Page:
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Airbag Demand Spawns a New Criminal Enterprise

Airbag thefts in 2018 are expected to have skyrocketed to meet the demand from the Takata airbag recall

Tuesday, October 16, 2018 - The demand for airbags to replace the faulty ones is truly astonishing. The Takata airbag recall encompasses around 100 million driver and passenger-side airbag and that number could double. Automotive dealers and independent repair shops are working around the clock to meet the demand to replace the exploding Takata airbags and to do so as quickly as possible. To date, only around one-half of the motor vehicles affected by the recall have complied. A motorist can be expected to wait weeks and sometimes months before a dealership has the time to make the necessary repairs. Auto manufacturers have promised to make a rental car available at no charge while the repairs take place.

The demand for airbags is unprecedented and provides criminals with a financial windfall. It takes about five minutes to break into an automobile, first by cutting the vehicle's power supply and then quickly smashing the driver's side window. The driver's side airbag can be pried from the steering column without the criminal even having to open the door and enter the car. Airbag thieves can be paid $300-$500 for each airbag they steal. Auto repair shops than expense $700-$1000 for insurance purposes and pocket the difference in what amounts to insurance fraud.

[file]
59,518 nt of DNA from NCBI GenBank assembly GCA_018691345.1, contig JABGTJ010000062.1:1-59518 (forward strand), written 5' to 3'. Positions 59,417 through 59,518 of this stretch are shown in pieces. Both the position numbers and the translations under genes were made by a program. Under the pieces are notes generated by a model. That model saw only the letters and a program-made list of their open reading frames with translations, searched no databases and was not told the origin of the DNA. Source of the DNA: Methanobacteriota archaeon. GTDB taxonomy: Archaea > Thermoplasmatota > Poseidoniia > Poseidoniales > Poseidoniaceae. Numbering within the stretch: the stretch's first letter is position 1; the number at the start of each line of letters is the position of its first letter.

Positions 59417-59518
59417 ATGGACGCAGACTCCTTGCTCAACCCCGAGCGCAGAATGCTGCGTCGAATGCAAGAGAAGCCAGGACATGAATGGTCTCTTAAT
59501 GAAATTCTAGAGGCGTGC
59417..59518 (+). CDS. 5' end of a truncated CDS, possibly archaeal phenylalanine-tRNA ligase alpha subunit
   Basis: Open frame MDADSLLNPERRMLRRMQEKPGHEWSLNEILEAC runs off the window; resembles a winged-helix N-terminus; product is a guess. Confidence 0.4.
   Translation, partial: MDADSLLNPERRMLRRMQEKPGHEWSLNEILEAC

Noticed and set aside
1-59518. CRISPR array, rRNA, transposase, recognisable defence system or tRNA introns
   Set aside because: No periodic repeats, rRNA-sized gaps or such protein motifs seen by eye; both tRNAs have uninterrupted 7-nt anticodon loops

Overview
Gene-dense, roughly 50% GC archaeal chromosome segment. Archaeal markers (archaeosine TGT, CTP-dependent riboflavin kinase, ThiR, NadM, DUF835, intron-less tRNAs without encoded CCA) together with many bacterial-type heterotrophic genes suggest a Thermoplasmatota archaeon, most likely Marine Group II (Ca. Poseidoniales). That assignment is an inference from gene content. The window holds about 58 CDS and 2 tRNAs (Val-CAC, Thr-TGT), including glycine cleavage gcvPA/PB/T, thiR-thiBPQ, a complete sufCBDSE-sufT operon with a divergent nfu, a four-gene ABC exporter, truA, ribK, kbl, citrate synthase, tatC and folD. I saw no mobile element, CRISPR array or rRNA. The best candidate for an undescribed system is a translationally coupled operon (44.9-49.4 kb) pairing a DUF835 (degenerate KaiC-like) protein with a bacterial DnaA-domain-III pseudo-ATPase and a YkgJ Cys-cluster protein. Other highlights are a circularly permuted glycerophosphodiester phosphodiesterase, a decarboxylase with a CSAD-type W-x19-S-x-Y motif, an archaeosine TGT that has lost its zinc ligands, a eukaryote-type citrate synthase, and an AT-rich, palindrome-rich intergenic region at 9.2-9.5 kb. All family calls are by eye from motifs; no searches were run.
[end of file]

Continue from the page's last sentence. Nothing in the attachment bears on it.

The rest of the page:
The reason that Honda automobiles are targeted for airbag theft more often than other makes is illustrated by the Takata airbag recall itself. There is currently an astronomical demand for airbags as the National Highway Traffic and Safety Administration (NHTSA) is in the process of implementing the largest automotive recall in US history for a single reason: to replace the faulty and often deadly "Takata Airbag." Currently, 50 million vehicles are subject to recall and that number could increase to 75 million vehicles by 2020.

Even though a Honda spokesperson recently told that Honda has "plenty of replacement inflators," and saying that the idea that there's a connection between the Takata recalls and the airbag thefts is "blatantly untrue," the increase in airbag thefts cannot be dismissed as pure coincidence. More Honda motor vehicles have been the subject of the Takata airbag recall than any other auto manufacturer and demand for replacement Honda airbags has never been greater. Honda just recently announced that they would be recalling an additional 1.4 million Honda and Accuras due to the faulty, exploding Takata airbag inflator. Honda motor vehicles lead the list in terms of the number of deaths attributed to the faulty airbag. Honda owners in the southern parts of Florida, Texas, and California appear to be in the most danger since the airbag propellant cannister can explode due to high heat and humidity. Older Honda's, the ones made in 2001, 2002, and 2003 are at the greatest risk. According to Honda has completed only about 3/4 of the total number of motor vehicles subject to the airbag recall.

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Onder, Shelton, O'Leary & Peterson, LLC is a St. Louis personal injury law firm handling serious injury and death claims across the country. Its mission is the pursuit of justice, no matter how complex the case or strenuous the effort. Onder, Shelton, O'Leary & Peterson has represented clients throughout the United States in pharmaceutical and medical device litigation such as Pradaxa, Lexapro and Yasmin/Yaz, where the firm's attorneys held significant leadership roles in the litigation, as well as Actos, DePuy, Risperdal and others. The Onder Law Firm has won more than $300 million in four talcum powder ovarian cancer lawsuits in St. Louis. Law firms throughout the nation often seek its experience and expertise on complex litigation.